This week we report on a study that found a dozen wearables aren't producing reliable or accurate data when it comes to energy expenditure tracking--and it's unfortunate news for patients and consumers who are looking to these devices to stay fit and lose weight.
However, it also could prove unfortunate for some health provider care efforts.
For the study, researchers examined wearable devices, such as Fitbits and Garmin armbands, to see how they compared to traditional metabolic chamber and water methods. They found widely varying results.
For consumers, that means the time, effort and costs sunk into monitoring health vitals may not always be worth it, especially if the data is not accurate.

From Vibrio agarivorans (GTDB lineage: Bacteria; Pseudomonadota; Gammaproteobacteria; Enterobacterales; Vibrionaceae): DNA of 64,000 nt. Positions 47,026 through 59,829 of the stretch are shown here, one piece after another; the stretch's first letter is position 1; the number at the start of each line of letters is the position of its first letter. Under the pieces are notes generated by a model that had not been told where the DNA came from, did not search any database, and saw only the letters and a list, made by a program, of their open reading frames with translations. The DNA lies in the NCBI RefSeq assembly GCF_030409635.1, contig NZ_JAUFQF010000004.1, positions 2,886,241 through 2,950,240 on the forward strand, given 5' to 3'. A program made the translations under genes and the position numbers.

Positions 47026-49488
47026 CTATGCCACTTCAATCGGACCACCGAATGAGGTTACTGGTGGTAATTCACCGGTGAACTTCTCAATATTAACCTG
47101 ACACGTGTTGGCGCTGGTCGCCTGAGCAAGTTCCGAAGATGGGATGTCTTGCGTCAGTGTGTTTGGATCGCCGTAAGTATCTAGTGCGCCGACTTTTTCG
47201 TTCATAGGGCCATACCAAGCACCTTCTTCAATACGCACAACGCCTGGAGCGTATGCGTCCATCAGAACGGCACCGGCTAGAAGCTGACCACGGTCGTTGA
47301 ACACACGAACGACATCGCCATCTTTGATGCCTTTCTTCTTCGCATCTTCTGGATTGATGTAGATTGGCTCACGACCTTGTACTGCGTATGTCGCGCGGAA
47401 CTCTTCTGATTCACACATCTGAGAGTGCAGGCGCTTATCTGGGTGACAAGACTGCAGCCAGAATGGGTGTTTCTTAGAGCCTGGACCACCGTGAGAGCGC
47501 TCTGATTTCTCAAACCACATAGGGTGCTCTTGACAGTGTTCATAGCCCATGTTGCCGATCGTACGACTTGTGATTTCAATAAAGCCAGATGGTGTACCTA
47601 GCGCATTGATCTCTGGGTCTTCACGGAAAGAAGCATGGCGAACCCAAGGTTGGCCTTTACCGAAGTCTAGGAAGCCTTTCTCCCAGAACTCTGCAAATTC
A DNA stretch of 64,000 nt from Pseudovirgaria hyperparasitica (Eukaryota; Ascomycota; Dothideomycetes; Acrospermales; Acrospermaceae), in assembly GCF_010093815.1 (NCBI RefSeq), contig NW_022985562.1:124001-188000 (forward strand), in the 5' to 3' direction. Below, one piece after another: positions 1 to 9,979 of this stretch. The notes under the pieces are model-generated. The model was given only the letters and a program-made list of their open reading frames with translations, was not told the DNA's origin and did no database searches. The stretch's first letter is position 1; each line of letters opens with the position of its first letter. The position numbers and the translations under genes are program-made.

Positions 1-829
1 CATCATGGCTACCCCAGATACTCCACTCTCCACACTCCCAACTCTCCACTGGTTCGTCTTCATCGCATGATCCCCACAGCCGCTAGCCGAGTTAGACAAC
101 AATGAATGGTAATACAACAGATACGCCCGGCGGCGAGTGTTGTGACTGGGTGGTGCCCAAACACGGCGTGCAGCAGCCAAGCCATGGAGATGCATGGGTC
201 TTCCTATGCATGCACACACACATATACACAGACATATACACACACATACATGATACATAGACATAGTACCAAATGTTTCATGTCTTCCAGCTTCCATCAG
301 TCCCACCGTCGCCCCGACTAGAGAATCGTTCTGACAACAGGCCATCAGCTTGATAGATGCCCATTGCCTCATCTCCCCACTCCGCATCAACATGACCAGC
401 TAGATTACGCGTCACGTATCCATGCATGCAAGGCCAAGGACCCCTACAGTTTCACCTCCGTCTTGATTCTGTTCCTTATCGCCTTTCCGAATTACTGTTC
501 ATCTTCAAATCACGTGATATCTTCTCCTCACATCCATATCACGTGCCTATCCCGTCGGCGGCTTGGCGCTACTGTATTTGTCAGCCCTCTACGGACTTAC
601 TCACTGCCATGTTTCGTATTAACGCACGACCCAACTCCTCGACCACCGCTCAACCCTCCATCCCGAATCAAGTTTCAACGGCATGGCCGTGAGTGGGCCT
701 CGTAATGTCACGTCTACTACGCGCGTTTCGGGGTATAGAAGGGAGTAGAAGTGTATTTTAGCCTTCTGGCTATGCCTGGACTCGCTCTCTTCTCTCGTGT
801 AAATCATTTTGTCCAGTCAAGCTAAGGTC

For hospitals and doctors, it could mean that data they assume could be helpful in making care decisions may be the opposite.
While providers don't rely solely on a consumer's wearable data, given the growing use of wearables by consumers, acceptance of data collected through such tools has grown; studies like this, however, could cause some to think twice about consuming fitness device information.
The study should serve as a wakeup call to remind all users of mobile health and wearable tools that much work remains when it comes to data verification.
This is especially true given last week's debut of Apple CareKit, which has the potential to spur even greater health app and wearable adoption. CareKit will allow hospitals, health systems and developers to build apps to better manage patients' health.